In China, Farmers Become Health-Care Monitors – Nicholas Zemiska

Page One from the Wall Street Journal:

XINLIAN, China — In this remote mountain village, residents were complaining about a local doctor. Some suspected he was prescribing drugs that weren’t necessary. That set off an unusual response: A special council of local health-care monitors — formed as part of an experiment to address sweeping problems in China’s health-care system — swung into action. In 2004, they fined the doctor 100 yuan, or about $13 — a significant amount of money in this poor part of China — for overprescribing drugs.

In 2003, William C. Hsiao, a senior professor of economics at Harvard’s School of Public Health, began enrolling about 60,000 farmers in a health-insurance program he and other academics designed. In Xinlian, the annual cost is about $4.50 a person, with farmers paying a little less than half of that. The rest has been subsidized with private funds organized by Dr. Hsiao. Last year, a city in Guizhou province adopted the program for 1.7 million people.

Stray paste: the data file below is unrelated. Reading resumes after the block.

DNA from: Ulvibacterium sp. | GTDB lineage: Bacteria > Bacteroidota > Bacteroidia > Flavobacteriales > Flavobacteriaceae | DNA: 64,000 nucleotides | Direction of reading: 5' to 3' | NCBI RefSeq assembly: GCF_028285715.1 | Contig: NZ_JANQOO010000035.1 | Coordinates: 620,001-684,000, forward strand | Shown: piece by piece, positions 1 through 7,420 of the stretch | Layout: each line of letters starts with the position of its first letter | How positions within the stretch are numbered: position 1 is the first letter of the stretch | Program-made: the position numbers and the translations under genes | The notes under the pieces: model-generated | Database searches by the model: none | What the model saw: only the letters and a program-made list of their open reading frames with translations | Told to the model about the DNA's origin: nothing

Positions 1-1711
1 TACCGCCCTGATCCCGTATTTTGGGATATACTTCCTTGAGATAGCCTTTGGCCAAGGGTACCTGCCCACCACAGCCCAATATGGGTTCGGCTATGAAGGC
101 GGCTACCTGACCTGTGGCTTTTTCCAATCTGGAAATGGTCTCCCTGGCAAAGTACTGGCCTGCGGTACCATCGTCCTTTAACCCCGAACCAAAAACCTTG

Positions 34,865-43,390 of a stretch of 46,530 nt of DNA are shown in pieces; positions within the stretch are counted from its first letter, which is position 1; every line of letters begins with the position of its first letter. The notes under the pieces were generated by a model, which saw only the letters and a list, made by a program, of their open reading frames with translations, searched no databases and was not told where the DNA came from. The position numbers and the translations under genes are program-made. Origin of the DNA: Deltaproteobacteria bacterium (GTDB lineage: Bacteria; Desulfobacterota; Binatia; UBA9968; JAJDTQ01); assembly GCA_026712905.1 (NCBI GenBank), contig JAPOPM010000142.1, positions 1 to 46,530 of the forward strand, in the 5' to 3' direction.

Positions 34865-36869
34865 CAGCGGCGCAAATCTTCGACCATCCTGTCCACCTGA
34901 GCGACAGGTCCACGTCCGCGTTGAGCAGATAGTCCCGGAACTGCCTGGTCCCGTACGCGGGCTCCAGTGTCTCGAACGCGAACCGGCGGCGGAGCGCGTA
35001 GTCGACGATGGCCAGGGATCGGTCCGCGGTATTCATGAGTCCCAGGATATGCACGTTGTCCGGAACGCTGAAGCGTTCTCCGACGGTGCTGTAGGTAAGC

The World Health Organization in Beijing issued a report on rural China that cited rampant and said markups for drugs can be as high as 40% to 80%. One study, published in the academic journal Health Policy and Planning in 2000, found that 61% of drugs prescribed by rural doctors for influenza patients were unnecessary. [Full Text, subscribers only]

February 13, 2007 12:47 PM
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